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The Determinants of Long-Run Economic Growth: A Conceptually and Computationally Simple Approach

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  • Jaroslava Hlouskova
  • Martin Wagner

Abstract

In this paper we use principal components augmented regressions (PCARs), partly in conjunction with model averaging, to determine the variables relevant for economic growth. The use of PCARs allows to effectively tackle two major problems that the empirical growth literature faces: (i) the uncertainty about the relevance of variables and (ii) the availability of data sets with the number of variables of the same order as the number of observations. The use of PCARs furthermore implies that the computational cost is, compared to standard approaches used in the literature, negligible. The proposed methodology is applied to three data sets, including the Salai-Martin, Doppelhofer, and Miller (2004) and Fernandez, Ley, and Steel (2001) data as well as an extended version of the former. Key economic variables are found to be significantly related to economic growth, which demonstrates the relevance of the proposed methodology for empirical growth research.

Suggested Citation

  • Jaroslava Hlouskova & Martin Wagner, 2013. "The Determinants of Long-Run Economic Growth: A Conceptually and Computationally Simple Approach," Swiss Journal of Economics and Statistics (SJES), Swiss Society of Economics and Statistics (SSES), vol. 149(IV), pages 445-492, December.
  • Handle: RePEc:ses:arsjes:2013-iv-2
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    File URL: http://www.sjes.ch/papers/2013-IV-2.pdf
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    References listed on IDEAS

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    1. Koop, Gary & Leon-Gonzalez, Roberto & Strachan, Rodney, 2012. "Bayesian model averaging in the instrumental variable regression model," Journal of Econometrics, Elsevier, vol. 171(2), pages 237-250.
    2. Kevin D. Hoover & Stephen J. Perez, 2004. "Truth and Robustness in Cross-country Growth Regressions," Oxford Bulletin of Economics and Statistics, Department of Economics, University of Oxford, vol. 66(5), pages 765-798, December.
    3. StevenN. Durlauf & Andros Kourtellos & ChihMing Tan, 2008. "Are Any Growth Theories Robust?," Economic Journal, Royal Economic Society, vol. 118(527), pages 329-346, March.
    4. Carmen Fernandez & Eduardo Ley & Mark F. J. Steel, 2001. "Model uncertainty in cross-country growth regressions," Journal of Applied Econometrics, John Wiley & Sons, Ltd., vol. 16(5), pages 563-576.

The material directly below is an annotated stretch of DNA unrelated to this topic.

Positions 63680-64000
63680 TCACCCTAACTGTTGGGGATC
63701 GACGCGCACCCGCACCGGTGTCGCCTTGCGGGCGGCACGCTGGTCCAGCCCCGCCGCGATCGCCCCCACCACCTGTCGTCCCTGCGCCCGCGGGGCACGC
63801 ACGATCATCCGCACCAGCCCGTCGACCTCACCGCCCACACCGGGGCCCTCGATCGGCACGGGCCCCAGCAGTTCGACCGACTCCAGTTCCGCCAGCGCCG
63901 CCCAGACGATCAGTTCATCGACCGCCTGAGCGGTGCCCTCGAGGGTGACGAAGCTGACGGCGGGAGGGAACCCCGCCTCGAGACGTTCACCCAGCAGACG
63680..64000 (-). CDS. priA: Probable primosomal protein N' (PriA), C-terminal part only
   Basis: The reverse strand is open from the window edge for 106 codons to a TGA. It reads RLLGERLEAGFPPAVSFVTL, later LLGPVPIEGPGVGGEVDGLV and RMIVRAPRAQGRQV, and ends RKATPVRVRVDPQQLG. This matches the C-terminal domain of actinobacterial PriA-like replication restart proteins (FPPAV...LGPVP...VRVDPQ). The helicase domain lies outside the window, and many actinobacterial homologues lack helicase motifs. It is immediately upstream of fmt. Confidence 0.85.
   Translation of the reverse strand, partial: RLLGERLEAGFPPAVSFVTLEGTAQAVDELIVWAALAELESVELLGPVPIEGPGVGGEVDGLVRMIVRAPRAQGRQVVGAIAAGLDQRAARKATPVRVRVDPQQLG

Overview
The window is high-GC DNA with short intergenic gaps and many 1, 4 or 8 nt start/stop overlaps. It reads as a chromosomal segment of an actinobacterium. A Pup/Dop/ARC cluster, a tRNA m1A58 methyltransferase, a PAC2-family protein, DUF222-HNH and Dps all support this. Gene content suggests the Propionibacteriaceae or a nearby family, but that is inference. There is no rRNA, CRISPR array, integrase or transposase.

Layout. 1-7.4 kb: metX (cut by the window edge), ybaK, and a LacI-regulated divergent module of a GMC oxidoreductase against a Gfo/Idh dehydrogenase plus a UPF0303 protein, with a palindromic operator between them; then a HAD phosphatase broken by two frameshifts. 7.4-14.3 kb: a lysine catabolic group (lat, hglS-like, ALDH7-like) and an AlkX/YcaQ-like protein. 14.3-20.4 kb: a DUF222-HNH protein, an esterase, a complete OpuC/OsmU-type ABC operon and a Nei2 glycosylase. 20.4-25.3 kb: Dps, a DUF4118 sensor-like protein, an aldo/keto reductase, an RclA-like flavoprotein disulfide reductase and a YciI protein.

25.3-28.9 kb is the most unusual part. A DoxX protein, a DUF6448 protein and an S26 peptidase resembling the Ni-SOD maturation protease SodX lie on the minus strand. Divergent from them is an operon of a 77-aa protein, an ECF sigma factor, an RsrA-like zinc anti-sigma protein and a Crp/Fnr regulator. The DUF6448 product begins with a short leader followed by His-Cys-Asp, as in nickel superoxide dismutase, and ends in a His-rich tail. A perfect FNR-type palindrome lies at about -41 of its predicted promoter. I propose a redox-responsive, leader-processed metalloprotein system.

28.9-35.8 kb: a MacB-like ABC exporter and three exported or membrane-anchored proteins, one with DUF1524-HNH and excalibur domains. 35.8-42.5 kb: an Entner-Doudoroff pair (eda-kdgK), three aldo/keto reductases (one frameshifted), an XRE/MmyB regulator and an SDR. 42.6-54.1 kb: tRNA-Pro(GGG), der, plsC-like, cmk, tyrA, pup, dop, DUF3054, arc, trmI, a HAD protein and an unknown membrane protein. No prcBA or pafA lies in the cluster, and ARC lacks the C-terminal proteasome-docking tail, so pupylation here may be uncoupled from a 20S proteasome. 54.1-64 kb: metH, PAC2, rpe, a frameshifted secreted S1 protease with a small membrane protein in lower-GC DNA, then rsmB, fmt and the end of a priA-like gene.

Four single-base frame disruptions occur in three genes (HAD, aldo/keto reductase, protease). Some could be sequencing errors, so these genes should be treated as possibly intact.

5. Ulrike Schneider & Martin Wagner, 2012. "Catching Growth Determinants with the Adaptive Lasso," German Economic Review, Verein für Socialpolitik, vol. 13(1), pages 71-85, February.
    6. Antonio Ciccone & Marek Jarociński, 2010. "Determinants of Economic Growth: Will Data Tell?," American Economic Journal: Macroeconomics, American Economic Association, vol. 2(4), pages 222-246, October.
    7. David F. Hendry & Hans-Martin Krolzig, 2004. "We Ran One Regression," Oxford Bulletin of Economics and Statistics, Department of Economics, University of Oxford, vol. 66(5), pages 799-810, December.
    8. David F. Hendry & Hans-Martin Krolzig, 2004. "We Ran One Regression," Oxford Bulletin of Economics and Statistics, Department of Economics, University of Oxford, vol. 66(5), pages 799-810, December.
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    Citations

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    Cited by:

    1. Rockey, James & Temple, Jonathan, 2016. "Growth econometrics for agnostics and true believers," European Economic Review, Elsevier, vol. 81(C), pages 86-102.
    2. Costantini, Mauro & Cuaresma, Jesus Crespo & Hlouskova, Jaroslava, 2014. "Can Macroeconomists Get Rich Forecasting Exchange Rates?," Economics Series 305, Institute for Advanced Studies.
    3. Crespo Cuaresma, Jesus & Fortin, Ines & Hlouskova, Jaroslava, 2017. "Exchange rate forecasting and the performance of currency portfolios," Economics Series 326, Institute for Advanced Studies.

    More about this item

    Keywords

    economic growth; economic convergence; frequentist model averaging; growth regressions; principal components augmented regression;

    JEL classification:

    • C31 - Mathematical and Quantitative Methods - - Multiple or Simultaneous Equation Models; Multiple Variables - - - Cross-Sectional Models; Spatial Models; Treatment Effect Models; Quantile Regressions; Social Interaction Models
    • C52 - Mathematical and Quantitative Methods - - Econometric Modeling - - - Model Evaluation, Validation, and Selection
    • O11 - Economic Development, Innovation, Technological Change, and Growth - - Economic Development - - - Macroeconomic Analyses of Economic Development
    • O18 - Economic Development, Innovation, Technological Change, and Growth - - Economic Development - - - Urban, Rural, Regional, and Transportation Analysis; Housing; Infrastructure
    • O47 - Economic Development, Innovation, Technological Change, and Growth - - Economic Growth and Aggregate Productivity - - - Empirical Studies of Economic Growth; Aggregate Productivity; Cross-Country Output Convergence

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